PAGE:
It's real risk analysis, the kind of thing Naccara loves. Ventresca says it's an ad hoc tool in a constant state of upgrade; it doesn't even have a name. But other airports have recently begun borrowing the software to see if they can do throughput analysis the way Logan does.

Logan has also implemented other, nontechnological innovations, such as injecting some degree of randomness into the security profile. This may sound counterintuitive, but making the profile more variablefor example, by occasionally adding canine units and semiautomatic weapons to patrols, or changing the screening process from time to timemakes the airport a less desirable target because there's no predictable pattern to break.

But the most important nontechnical security that's been added is behavioral profiling. After 9/11, Massport hired Rafi Ron, the former security director of Jerusalem's Ben Gurion airport, as a consultant to assess Logan's security and suggest improvements. A cornerstone of Ron's advice was behavioral profiling, which uses techniques long employed by the Israelis to discern potential malevolence revealed through physical tells (stiff torsos, a rapidly quivering adam's apple or clenched fists, among others). The program teaches screeners how to detect these tells and respond to them with techniques like "walk and talks." (For Katherine Walsh's interview with Ron about his methods, see "Suspicious Minds," www.csoonline.com/020106.) Law enforcement and TSA personnel trained in the programs say that once you've learned behavioral profiling, the difference between an average nervous flyer and a suspicious one is stark. It's as if the suspicious person were dyed purple.

The Massachusetts State Police have been using a program based on Ron's at Logan for several years. "I watch those guys do this," Naccara says. "They impress the hell out of me." So do the techniques, and from early on Naccara wanted TSA to use behavioral profiling. Massport and the state police trained TSA people, and Naccara linked the programs together, developing clear protocols for handing cases off between one agency and another.

For an airport, such artful cooperation is somewhat unique; at Logan it contributes to the Boston reputation. For now, TSA's program is called the Screenings by Passenger Observation Technique, or SPOT for short (the acronym has changed no fewer than four times, and at least three of them are currently in circulation). Whatever it's eventually called, SPOT is the sun of Naccara's solar system, around which all other risk-based security techniques revolve.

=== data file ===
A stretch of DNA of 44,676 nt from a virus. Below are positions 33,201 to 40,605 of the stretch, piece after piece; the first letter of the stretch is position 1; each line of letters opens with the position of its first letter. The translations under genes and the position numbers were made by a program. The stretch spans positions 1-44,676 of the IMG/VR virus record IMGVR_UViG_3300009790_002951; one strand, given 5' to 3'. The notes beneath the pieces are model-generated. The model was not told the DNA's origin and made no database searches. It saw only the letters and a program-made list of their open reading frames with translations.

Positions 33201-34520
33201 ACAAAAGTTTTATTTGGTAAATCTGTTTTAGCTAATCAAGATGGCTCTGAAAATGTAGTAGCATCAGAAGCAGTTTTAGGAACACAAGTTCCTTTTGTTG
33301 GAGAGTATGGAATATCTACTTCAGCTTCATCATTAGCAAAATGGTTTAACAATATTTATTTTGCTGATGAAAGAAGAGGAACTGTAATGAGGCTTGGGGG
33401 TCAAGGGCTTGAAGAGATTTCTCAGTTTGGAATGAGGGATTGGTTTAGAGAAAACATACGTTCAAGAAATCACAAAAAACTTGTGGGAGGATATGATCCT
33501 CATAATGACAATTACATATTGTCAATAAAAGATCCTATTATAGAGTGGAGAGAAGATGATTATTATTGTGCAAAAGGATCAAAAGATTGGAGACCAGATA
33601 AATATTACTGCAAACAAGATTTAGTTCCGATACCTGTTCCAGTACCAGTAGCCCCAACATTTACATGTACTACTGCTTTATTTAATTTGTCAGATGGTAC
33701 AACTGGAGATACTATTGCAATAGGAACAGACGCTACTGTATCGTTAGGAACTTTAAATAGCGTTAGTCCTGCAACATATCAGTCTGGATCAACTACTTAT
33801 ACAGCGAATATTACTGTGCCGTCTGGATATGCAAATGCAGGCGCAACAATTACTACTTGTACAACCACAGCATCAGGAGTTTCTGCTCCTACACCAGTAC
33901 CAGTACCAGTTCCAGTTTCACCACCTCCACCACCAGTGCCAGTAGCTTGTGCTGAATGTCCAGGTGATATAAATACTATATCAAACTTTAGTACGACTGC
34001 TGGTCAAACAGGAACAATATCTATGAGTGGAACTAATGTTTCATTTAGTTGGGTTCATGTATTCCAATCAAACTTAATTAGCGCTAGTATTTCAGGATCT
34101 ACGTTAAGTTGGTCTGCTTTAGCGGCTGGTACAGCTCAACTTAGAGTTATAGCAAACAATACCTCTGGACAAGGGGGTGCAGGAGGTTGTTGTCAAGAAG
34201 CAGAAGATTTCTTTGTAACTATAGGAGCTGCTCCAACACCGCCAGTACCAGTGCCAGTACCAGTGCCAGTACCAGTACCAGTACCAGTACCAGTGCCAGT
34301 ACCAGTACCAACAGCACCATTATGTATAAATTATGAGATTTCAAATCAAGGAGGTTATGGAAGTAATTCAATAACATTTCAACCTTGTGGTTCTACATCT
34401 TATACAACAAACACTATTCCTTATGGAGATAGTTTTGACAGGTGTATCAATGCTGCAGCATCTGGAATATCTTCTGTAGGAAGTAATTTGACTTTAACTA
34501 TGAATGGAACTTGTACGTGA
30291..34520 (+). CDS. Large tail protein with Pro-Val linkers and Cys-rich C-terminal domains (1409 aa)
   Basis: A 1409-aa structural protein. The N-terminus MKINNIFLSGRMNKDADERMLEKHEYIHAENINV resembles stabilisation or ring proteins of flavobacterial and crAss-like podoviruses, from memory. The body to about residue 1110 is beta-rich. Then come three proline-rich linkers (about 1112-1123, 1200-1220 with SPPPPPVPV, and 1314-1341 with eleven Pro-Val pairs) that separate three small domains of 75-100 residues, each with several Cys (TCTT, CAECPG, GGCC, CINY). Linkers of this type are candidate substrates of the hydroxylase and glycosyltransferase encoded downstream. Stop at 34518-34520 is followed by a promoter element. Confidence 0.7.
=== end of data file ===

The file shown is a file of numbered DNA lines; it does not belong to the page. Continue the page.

At first, he says, there was reluctance in Washington to move so quickly with SPOT. "We were pushing too hard and too fast for them," he says. "But we didn't back off, because we'd seen it work here. We knew it was the right thing to do." Naccara's aggressiveness could have backfired, but instead it aligned with the appointment of Hawley as TSA's new director. Hawley wanted fresh ideas on aviation security, and he embraced SPOT and decided to name Naccara the program's national director, meaning that Naccara would oversee the rollout of SPOT to the country's 40 highest-risk airports.

At about the same time Naccara was appointed director of SPOT, Hawley was re-centralizing TSA in Washingtona decision that seemed dubious to many TSA officials scoring success after success in Boston. "Every airport is different," Ventresca says, walking along a blast wall that backs one of the runways. "Physically they're different. In the way the port authority works. In the relationships with law enforcement." At any rate, re-centralization meant all directors worked out of Washington, so Naccara would have to move to direct SPOT.

But he told Hawley he would lead the SPOT rollout only if he could remain at Logan. Hawley, fully validating the Boston reputation, relented.

Part 2: Drag

In leveraging the Boston reputation, TSA at Logan is part research lab, part startup venture, andowing to a righteous belief in its methodspart religion. That's right, religion. For Naccara's TSA acts in some ways like the Church of the Managed Risk, determined to atone for past sins and eager to bring its gospel to other airports.